Photo by Tuomas Kopijaakko
Damon McMahon’s Amen Dunes project is more evidence that psychedelia has had a longer-lasting effect than the drugs that inspired it.
Recorded with members of Godspeed! You Black Emperor and Iceage, Love (Sacred Bones), his latest album, is craftily considered and less improvisational in nature. Know him as he knows himself on Friday, November 28 at Monarch Bar.
You went through a break-up and then named your album Love.
Broadly speaking, on the surface it was about this relationship and then, on the second layer, it was about a different kind of love, more like a devotional love, which can take many forms.
Devotional towards what?
Like selflessness in what you do, I suppose, is devotional. So, something more than just me and my little world and my little intentions and stuff. And, I think, toward the people who are really amazing, especially kind of like popular musicians. Super obscure avant-garde music is not like this, but popular musicians who are really wonderful, they totally operate on that level. I mean, I don’t think Elvis was thinking about his little world. Or Marvin Gaye. Those people are very open and generous with their music and I kind of wanted to do the same thing. I was kind of burnt out on being insular with my music. I didn’t feel like it was fully doing me justice or anybody who likes the band.
Pop musicians, by definition, have to think outside of themselves if they’re going to craft music for mainstream audiences.
No, I don’t think it has anything to do with that. There are many pop musicians who are incredibly self-centred and just make shitty music to make money. I mean, almost every popular band these days, or forever – you know, the lukewarm ones – they just do it because they want to make money and get laid or whatever. But I think that the real special people who make real music who are also popular, they do it on a whole other level, man.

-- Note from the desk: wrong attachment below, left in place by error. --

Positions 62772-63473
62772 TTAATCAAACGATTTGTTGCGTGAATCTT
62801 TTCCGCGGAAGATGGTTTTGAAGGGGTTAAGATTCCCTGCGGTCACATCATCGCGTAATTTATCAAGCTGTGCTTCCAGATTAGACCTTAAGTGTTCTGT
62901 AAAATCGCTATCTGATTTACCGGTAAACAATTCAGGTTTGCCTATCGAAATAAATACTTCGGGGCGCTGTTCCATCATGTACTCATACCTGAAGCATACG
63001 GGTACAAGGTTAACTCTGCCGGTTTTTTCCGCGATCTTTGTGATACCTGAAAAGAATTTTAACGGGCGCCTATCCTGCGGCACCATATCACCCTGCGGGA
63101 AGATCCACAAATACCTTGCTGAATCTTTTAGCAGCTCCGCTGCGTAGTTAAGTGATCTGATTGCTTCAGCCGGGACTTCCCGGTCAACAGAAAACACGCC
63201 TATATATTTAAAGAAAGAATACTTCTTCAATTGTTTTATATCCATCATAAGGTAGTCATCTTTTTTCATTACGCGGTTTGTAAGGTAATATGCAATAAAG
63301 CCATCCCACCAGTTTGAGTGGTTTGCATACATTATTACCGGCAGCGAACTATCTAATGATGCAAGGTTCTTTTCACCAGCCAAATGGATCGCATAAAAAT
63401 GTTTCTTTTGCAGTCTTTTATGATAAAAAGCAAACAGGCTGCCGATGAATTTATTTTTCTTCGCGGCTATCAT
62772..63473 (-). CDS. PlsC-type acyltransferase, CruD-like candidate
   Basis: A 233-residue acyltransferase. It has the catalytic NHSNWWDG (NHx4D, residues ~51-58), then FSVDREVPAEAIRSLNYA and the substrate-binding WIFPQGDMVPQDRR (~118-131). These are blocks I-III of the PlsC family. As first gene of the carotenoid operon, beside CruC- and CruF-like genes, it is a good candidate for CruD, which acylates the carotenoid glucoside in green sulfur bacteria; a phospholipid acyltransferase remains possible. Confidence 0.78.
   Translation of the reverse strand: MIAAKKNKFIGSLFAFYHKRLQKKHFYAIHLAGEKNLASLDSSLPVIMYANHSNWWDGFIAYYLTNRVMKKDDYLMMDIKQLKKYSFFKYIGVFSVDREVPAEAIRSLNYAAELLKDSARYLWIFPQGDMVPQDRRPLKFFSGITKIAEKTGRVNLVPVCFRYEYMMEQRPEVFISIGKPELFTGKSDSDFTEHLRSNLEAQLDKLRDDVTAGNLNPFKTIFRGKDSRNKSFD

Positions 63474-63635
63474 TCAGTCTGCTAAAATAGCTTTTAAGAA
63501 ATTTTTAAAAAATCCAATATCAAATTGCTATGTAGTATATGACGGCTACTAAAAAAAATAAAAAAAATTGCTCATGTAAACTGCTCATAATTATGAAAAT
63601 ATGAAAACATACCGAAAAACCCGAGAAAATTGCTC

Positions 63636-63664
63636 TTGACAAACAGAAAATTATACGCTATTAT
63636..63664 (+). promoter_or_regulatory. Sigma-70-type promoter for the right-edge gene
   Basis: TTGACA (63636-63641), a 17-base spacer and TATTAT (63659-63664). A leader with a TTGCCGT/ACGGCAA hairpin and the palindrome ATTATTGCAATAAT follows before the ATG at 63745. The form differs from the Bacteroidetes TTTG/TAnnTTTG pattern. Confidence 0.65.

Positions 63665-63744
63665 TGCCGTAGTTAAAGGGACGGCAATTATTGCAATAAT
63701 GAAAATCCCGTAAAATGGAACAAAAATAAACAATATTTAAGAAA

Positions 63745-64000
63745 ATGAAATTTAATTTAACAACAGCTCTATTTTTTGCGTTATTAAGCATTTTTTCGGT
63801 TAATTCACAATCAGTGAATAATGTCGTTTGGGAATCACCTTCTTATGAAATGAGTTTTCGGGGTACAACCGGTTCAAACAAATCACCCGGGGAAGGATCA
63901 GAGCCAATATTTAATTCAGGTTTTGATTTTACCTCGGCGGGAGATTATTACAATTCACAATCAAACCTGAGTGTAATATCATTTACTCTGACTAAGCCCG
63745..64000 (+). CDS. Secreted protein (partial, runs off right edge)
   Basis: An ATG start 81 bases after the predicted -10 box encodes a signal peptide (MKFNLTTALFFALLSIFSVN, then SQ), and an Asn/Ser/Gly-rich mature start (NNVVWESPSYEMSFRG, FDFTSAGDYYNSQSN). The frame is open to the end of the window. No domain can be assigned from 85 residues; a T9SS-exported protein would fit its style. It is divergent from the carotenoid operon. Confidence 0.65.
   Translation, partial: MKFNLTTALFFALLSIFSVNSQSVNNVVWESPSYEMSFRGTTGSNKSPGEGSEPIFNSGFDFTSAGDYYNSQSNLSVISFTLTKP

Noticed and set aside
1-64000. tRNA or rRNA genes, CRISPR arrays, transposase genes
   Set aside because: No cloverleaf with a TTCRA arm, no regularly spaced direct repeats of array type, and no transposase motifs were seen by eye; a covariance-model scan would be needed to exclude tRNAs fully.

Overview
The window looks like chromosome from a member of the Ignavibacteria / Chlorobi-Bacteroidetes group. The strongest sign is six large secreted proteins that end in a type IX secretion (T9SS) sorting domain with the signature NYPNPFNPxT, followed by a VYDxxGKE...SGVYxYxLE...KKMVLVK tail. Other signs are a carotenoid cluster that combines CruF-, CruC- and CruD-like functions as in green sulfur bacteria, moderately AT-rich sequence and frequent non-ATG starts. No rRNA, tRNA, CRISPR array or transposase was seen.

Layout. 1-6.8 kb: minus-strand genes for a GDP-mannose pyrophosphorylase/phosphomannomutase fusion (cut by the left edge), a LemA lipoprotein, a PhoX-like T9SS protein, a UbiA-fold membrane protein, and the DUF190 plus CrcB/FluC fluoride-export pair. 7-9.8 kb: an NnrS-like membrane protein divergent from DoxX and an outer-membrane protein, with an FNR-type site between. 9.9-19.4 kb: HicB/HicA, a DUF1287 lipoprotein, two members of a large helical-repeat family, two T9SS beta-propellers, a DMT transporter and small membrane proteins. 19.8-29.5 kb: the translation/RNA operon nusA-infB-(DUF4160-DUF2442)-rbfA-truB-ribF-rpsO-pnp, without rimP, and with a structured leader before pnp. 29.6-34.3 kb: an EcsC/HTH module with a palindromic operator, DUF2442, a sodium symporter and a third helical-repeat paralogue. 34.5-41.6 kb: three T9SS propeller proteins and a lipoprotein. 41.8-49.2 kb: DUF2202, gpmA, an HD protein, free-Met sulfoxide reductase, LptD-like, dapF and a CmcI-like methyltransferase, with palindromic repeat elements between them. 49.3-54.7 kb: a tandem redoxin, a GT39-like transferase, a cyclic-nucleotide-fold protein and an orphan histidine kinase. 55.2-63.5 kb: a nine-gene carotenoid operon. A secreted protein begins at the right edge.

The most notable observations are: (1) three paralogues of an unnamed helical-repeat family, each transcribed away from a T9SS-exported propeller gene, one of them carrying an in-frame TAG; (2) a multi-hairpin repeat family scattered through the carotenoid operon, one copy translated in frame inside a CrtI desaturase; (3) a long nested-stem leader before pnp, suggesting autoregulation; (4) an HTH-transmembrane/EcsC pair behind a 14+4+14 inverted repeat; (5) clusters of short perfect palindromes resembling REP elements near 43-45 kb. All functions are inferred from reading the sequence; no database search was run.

All the obvious people, like the fucking Beatles, Bob Dylan, Marvin Gaye, Elvis, Nina Simone. I grew up on weird music and I still listen to a lot of shit like that and that’s what has a lot of influence on Amen Dunes. But in my heart of hearts, spiritual pop music is the best shit, really.
Snobs limit themselves from an entire universe.
I think kids these days, they kind of miss this point: the only reason avant-garde music is good is because it’s a digression from a very straight origin. The only reason The Velvet Underground is at all interesting is because they made it in 1966, the first record, and it was, like, based on Bob Dylan and R’n’B and avant-garde jazz. It was coming from straight sources; that’s why it was so revolutionary. But if you’ve never heard the straight stuff before, you’re not going to understand what’s interesting about it, you know? It’s, like, subtly off. That’s what makes it really interesting to me.
Do you try to make “subtly off ” music?
Absolutely, yeah – my goal at all times. That’s why I make so much effort; it’s because I don’t want anything to be obviously off. I don’t want anything to be obvious, ever. If you’re not listening carefully, you’ll miss it and think it’s normal. I mean, people who aren’t careful can probably appreciate it, too. But Amen Dunes is for people who are very, very careful.
Amen Dunes w/ DJ Young and Lost, Fri, Nov 28, 20:00 | Monarch Bar, Skalitzer Str. 134, Kreuzberg, U-Bhf Kottbusser Tor.
Originally published in issue #132, November 2014.